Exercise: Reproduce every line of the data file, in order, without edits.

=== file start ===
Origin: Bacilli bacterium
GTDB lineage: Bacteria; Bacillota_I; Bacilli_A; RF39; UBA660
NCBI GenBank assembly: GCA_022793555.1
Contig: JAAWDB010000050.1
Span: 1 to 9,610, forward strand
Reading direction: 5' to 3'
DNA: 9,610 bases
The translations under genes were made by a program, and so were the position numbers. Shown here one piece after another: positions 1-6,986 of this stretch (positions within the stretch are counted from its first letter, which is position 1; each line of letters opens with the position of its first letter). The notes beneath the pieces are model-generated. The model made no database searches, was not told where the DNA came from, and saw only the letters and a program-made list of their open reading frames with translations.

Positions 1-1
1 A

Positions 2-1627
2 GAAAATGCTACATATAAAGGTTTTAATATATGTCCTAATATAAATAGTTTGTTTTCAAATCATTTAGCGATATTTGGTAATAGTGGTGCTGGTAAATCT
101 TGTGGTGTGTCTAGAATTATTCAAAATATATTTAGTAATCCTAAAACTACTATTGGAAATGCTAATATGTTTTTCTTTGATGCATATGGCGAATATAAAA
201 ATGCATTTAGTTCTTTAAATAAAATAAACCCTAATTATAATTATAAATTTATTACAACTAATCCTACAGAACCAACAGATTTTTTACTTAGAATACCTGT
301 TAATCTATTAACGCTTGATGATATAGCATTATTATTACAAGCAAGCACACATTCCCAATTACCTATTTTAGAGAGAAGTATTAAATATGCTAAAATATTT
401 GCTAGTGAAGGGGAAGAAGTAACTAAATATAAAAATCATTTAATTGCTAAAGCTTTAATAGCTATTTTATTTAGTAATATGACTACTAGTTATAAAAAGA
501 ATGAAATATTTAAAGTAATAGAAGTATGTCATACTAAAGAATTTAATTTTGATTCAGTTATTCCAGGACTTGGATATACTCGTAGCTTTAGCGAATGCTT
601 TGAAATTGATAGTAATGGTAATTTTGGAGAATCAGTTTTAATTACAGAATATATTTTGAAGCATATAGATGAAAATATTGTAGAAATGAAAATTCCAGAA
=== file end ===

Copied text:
Origin: Bacilli bacterium
GTDB lineage: Bacteria; Bacillota_I; Bacilli_A; RF39; UBA660
NCBI GenBank assembly: GCA_022793555.1
Contig: JAAWDB010000050.1
Span: 1 to 9,610, forward strand
Reading direction: 5' to 3'
DNA: 9,610 bases
The translations under genes were made by a program, and so were the position numbers. Shown here one piece after another: positions 1-6,986 of this stretch (positions within the stretch are counted from its first letter, which is position 1; each line of letters opens with the position of its first letter). The notes beneath the pieces are model-generated. The model made no database searches, was not told where the DNA came from, and saw only the letters and a program-made list of their open reading frames with translations.

Positions 1-1
1 A

Positions 2-1627
2 GAAAATGCTACATATAAAGGTTTTAATATATGTCCTAATATAAATAGTTTGTTTTCAAATCATTTAGCGATATTTGGTAATAGTGGTGCTGGTAAATCT
101 TGTGGTGTGTCTAGAATTATTCAAAATATATTTAGTAATCCTAAAACTACTATTGGAAATGCTAATATGTTTTTCTTTGATGCATATGGCGAATATAAAA
201 ATGCATTTAGTTCTTTAAATAAAATAAACCCTAATTATAATTATAAATTTATTACAACTAATCCTACAGAACCAACAGATTTTTTACTTAGAATACCTGT
301 TAATCTATTAACGCTTGATGATATAGCATTATTATTACAAGCAAGCACACATTCCCAATTACCTATTTTAGAGAGAAGTATTAAATATGCTAAAATATTT
401 GCTAGTGAAGGGGAAGAAGTAACTAAATATAAAAATCATTTAATTGCTAAAGCTTTAATAGCTATTTTATTTAGTAATATGACTACTAGTTATAAAAAGA
501 ATGAAATATTTAAAGTAATAGAAGTATGTCATACTAAAGAATTTAATTTTGATTCAGTTATTCCAGGACTTGGATATACTCGTAGCTTTAGCGAATGCTT
601 TGAAATTGATAGTAATGGTAATTTTGGAGAATCAGTTTTAATTACAGAATATATTTTGAAGCATATAGATGAAAATATTGTAGAAATGAAAATTCCAGAA